"I've never imagined myself on the podium, so I felt very happy," said Mihara. "Last season, I did so poorly at the junior nationals, so I wasn't even qualified for the seniors. From that experience, my goal before the event was only to skate the best that I could in both programs. I did it, but I wasn't expecting a medal at all, so I am very happy right now."

Higuchi, who repeated as a silver medalists was pleased with herself as well.

"My goal this season is to perform my programs," she said. "Despite a fall on the jump, I kept performing the way I wanted from beginning to end. I really enjoyed the time on the ice, and I felt the time passed so fast. I think I can gain more confidence from this experience."

Miyahara, who now has three national trophies, talked about her performance level, which she says has positives and negatives.

"I think this national is the one I wanted to win the most," the queen of Japan admitted. "I really wanted to win, so maybe I was trying a bit too hard in the free skate. Unfortunately, among these three winning experiences, my performance this time is the worst. The short is good, but I am not satisfied with my free skate. If I look around, this event made me realize that I must improve in a lot of areas, and I must become even stronger."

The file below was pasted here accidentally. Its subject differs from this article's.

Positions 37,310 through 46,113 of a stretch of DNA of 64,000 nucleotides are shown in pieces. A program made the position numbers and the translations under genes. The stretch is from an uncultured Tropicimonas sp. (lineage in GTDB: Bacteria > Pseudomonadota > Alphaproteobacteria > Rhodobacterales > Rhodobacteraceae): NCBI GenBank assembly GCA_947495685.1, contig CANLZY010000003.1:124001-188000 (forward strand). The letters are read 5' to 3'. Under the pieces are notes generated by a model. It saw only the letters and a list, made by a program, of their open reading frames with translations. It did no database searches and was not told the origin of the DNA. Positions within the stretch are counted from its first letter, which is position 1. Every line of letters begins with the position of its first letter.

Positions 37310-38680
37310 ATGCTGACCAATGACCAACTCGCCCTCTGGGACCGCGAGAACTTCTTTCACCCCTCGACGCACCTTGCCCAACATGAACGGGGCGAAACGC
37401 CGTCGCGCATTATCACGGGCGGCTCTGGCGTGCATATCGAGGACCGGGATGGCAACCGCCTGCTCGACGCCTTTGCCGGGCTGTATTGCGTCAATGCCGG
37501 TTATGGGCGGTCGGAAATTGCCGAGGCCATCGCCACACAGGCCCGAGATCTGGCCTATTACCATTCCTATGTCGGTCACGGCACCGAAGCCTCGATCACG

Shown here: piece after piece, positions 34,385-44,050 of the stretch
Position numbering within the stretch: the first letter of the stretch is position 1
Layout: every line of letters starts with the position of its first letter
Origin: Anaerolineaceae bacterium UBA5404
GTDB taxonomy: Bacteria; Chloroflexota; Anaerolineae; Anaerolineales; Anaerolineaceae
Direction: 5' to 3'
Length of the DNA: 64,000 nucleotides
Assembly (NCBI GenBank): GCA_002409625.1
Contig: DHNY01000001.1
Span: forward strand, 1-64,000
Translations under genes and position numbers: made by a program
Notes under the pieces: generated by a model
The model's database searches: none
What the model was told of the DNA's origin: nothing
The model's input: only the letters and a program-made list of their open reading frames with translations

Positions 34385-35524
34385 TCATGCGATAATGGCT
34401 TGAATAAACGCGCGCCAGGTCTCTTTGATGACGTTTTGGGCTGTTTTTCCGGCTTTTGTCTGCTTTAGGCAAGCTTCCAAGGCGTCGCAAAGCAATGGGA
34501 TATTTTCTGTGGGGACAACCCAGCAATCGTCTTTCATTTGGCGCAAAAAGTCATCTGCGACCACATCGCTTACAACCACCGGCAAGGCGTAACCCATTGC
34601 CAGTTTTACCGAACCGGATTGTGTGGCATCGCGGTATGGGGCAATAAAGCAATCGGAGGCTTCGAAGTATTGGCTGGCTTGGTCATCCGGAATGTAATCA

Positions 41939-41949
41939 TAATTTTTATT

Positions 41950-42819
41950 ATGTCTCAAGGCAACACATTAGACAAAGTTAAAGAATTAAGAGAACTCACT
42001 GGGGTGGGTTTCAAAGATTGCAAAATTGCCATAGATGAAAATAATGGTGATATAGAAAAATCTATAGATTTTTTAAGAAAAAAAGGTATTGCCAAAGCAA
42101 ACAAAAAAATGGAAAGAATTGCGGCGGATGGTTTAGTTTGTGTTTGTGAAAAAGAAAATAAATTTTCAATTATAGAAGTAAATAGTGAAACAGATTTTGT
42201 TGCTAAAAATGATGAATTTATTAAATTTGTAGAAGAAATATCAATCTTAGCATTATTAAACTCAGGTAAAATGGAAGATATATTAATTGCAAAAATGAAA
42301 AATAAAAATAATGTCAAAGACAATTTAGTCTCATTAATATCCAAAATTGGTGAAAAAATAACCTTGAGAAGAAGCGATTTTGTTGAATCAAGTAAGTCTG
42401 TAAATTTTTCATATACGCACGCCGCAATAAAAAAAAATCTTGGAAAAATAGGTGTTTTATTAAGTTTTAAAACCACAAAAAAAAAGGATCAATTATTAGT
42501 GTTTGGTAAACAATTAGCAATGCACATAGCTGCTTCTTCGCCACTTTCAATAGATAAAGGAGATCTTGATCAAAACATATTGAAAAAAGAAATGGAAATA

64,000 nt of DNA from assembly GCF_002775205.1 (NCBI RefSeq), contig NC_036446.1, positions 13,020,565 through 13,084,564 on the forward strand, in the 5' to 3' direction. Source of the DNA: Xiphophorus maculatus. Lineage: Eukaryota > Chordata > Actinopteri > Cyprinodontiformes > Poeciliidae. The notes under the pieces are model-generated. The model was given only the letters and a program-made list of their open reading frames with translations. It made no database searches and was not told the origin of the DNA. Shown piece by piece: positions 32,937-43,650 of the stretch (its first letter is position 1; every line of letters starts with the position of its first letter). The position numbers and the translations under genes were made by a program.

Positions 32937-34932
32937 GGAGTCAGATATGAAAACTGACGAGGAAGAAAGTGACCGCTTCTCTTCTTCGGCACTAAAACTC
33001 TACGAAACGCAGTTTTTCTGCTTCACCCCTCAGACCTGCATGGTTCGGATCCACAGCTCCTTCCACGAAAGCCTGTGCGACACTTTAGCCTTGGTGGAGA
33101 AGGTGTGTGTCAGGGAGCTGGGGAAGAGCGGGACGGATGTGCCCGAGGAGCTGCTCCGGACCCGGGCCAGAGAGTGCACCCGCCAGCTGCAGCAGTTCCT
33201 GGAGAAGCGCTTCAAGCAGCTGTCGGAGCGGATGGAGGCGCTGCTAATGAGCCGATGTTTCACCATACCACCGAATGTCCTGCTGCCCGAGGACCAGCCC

Shortly after the victory ceremony, the Japanese Skating Federation announced the skaters who will represent Japan at the 2017 World Figure Skating Championships in Helsinki, Finland, and the 2017 Four Continents Figure Skating Championships in Gangneung, South Korea, where the figure skating events of the 2018 Winter Olympics will be held.

Each of the medalists from the ladies' field will represent their country, as will 2017 Japanese champion Shoma Uno, silver medalist Keiji Tanaka, and Yuzuru Hanyu, who missed the Japanese championships after coming down with influenza.